Spying For Hits With Avengers Film Soundtrack

Sinéad O'Connor, Annie Lennox, Sugar Ray, Grace Jones go high-tech for movie update of U.K. television's '60s secret agents.

It wasn't as daunting a task as saving the world from some crazed supervillain, but Darren Higman, producer of The Avengers soundtrack, knew he had his work cut out for him.

His and his co-producer's mission was to find the right mix of campy and sexy tunes to compliment the big-screen update of the legendary '60s British television show about tongue-in-cheek secret agents John Steed and Emma Peel.

"When I thought of the Avengers, a certain sound came to mind," Higman said. "And that was something sort of spyish, mysterious and vaguely electronic that reminded me of those overtones in the show."

So Higman (Great Expectations, Dr. Dolittle), 35, along with producer Marius de Vries (Madonna, Björk), set out to find artists who could deliver that elusive sound.

Among the songs that made the cut were new, surprisingly offbeat efforts from Sugar Ray, who update their ska-rock sound with a drum-and-bass flourish on "Burnin' Dog (Don't Pet A)," and Irish singer/songwriter Sinéad O'Connor, who teams up with Chicago ambient-rockers Ashtar Command on the lush electro-ballad "Summer's End." The '80s rock divas Annie Lennox and Grace Jones also added their sultry voices to the project.

The soundtrack, due Aug. 4, was orchestrated to give voice to the over-the-top action in the film, which will be released Aug. 14. It stars Academy Award-winner Ralph Fiennes in John Steed's bowler role and Uma Thurman vamping it up in the patented Emma Peel black catsuit, as well as Sean Connery and, in a brief cameo as a thug, Black Grape leader Shaun Ryder.

The campy aspect of the television show and the film, which mix humor with James Bond-style action sequences, was easily nailed by bizarro disco queen Jones, who sang the moody electro-symphony track "Storm," backed by the Radio Science Orchestra. Former Madness singer Suggs offered his baritone to the skank-ified

"I Am" (RealAudio excerpt), the album's first single.

One of the most surprising tracks on the album is the frantic drum-and-bass spy theme from California ska-rockers Sugar Ray, who completely re-fashion their sunny, white soul-tinged sound on the song "Burnin' Dog (Don't Pet A)." Anchored by a twangy guitar sound and singer Mark McGrath's disembodied, snarling vocals, the song is the result of a trans-Atlantic collaboration between the group and producer de Vries, according to Sugar Ray guitarist Rodney Sheppard.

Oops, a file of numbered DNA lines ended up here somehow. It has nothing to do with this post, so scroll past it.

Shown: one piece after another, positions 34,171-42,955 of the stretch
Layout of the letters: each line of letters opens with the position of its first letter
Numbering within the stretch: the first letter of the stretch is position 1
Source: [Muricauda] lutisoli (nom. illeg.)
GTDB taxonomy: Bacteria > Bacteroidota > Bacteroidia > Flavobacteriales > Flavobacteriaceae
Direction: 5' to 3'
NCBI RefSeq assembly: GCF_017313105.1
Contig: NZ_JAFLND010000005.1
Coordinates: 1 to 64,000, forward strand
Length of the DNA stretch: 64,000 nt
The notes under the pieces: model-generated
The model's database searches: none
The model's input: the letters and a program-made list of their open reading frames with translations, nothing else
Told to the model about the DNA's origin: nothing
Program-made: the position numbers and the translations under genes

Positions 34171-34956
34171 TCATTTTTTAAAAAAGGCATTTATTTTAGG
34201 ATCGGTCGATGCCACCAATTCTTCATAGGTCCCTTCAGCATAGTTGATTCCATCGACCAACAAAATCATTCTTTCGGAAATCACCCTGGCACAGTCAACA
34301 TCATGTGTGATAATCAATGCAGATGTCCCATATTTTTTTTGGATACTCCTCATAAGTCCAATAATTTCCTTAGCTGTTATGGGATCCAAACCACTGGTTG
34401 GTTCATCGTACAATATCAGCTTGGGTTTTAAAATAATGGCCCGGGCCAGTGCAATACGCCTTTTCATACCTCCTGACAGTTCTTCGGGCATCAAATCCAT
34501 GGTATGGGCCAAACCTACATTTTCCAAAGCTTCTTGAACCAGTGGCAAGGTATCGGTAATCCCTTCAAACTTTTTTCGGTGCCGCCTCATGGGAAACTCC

"We're big fans of the whole British secret service stuff from old '60s series like 'The Saint,' and we've always thought soundtracks are good for doing experimental stuff," said Sheppard, 30.

The guitarist said the song's title was inspired by a recent highway tragedy in Los Angeles where a man killed himself and set his dog on fire on live television. While Sheppard described the original version as a bright, poppy Sugar Ray song, he said the band was more than happy to let de Vries cut and paste the raw material into a more techno-sounding track.

Other tracks include "Storm," which was written by de Vries to accompany the opening of the film. Higman said everyone from torch country singer k.d. lang to soulful pop singer Seal was considered to put a voice to the song, but Jones came in with the right "style and sassiness" to fit the mood.

Ashtar Command leader Chris Holmes said he'd sent two pieces of music to de Vries in London for use on the soundtrack. The producer sent one of them back with a vocal Holmes thought didn't quite fit the mood of the electronic-rock track.

"[Former Veruca Salt singer] Louise [Post] was over at my house working on some stuff and I asked if she wouldn't mind trying out some vocals on the track as a counter-argument to what Marius had come up with," said Holmes, whose "Solve My Problems Today" is the first song recorded by Post since her split with partner Nina Gordon earlier this year. Overjoyed with the results, Holmes said he was practically floored when another piece of instrumental music he'd submitted for the soundtrack was overheard by Sinéad O'Connor, who told de Vries she was eager to record vocals for the track, "Summer's End."

"Marius called me up and said, 'What would you think if Sinéad did vocals for your track?' " Holmes recalled. "I sat down and put on her second record [1990's I Do Not Want What I Haven't Got] and said 'That sounds pretty nice.' I totally remember sneaking into [the Chicago nightclub] Metro when I was 14 years old and seeing her play, and when we met her in the studio in England, she was so self-deprecating and sweet. She put her vocals down, and they were just phenomenal. She did her Sinéad magic."

Other tracks on the album include "Mama," a Sugarcubes rarity performed by former Eurythmics singer Lennox; "Flash," the first new song in several years from techno-dance band the Stereo MC's; and a "collaboration" between U.K. dance act Utah Saints and former Stooges leader Iggy Pop on "Technowledgy," a high-energy remix of the Stooges classic "Search and Destroy."

Though the sound has been altered considerably since his band turned it in to the producer, Sugar Ray's Sheppard is happy with how things turned out.

"What Marius did [with our song] was a really pleasant surprise," Sheppard said, "because I'm not normally into house music, and he took it in interesting direction. He just toned down the rock aspect of it and took it way to the extreme with that techno vibe."

The Avengers soundtrack also features songs from Roni Size ("Visiting Angels"), Dishwalla ("Truth Serum"), Babybird ("Bad Twin"), Merz ("Many Weathers Apart") and the Verve Pipe ("Blow You Away").